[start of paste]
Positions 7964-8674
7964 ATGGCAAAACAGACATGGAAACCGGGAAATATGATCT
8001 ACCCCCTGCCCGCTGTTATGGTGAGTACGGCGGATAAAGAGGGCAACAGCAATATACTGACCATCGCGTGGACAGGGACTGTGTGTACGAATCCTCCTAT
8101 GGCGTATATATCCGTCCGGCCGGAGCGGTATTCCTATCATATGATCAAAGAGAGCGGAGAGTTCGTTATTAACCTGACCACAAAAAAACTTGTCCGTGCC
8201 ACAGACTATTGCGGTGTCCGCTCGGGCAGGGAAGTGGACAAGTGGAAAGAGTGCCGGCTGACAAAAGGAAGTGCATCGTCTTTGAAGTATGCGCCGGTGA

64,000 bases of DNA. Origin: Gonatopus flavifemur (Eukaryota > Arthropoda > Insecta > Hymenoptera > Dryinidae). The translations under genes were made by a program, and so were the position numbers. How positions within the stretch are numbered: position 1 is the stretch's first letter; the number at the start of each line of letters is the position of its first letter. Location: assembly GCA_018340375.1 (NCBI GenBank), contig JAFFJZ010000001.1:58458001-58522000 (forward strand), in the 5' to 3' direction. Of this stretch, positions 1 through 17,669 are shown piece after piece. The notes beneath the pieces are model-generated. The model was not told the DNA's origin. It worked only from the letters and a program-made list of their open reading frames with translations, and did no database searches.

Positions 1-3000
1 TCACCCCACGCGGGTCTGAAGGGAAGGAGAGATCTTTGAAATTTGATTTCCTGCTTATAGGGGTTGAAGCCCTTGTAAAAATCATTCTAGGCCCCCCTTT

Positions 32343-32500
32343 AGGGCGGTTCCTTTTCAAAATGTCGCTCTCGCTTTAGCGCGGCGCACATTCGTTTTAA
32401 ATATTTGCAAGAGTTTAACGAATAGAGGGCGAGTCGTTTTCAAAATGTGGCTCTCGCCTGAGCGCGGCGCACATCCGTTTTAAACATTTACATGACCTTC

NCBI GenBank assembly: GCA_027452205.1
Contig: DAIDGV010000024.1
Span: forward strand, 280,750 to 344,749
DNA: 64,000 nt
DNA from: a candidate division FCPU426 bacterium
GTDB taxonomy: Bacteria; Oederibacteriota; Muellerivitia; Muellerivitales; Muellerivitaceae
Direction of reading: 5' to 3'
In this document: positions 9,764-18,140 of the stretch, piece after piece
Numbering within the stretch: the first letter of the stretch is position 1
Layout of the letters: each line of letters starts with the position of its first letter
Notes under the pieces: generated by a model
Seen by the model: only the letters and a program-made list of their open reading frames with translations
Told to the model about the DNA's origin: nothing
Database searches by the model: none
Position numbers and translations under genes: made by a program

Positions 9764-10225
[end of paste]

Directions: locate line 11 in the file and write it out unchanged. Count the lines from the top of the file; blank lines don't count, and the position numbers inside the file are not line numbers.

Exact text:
32401 ATATTTGCAAGAGTTTAACGAATAGAGGGCGAGTCGTTTTCAAAATGTGGCTCTCGCCTGAGCGCGGCGCACATCCGTTTTAAACATTTACATGACCTTC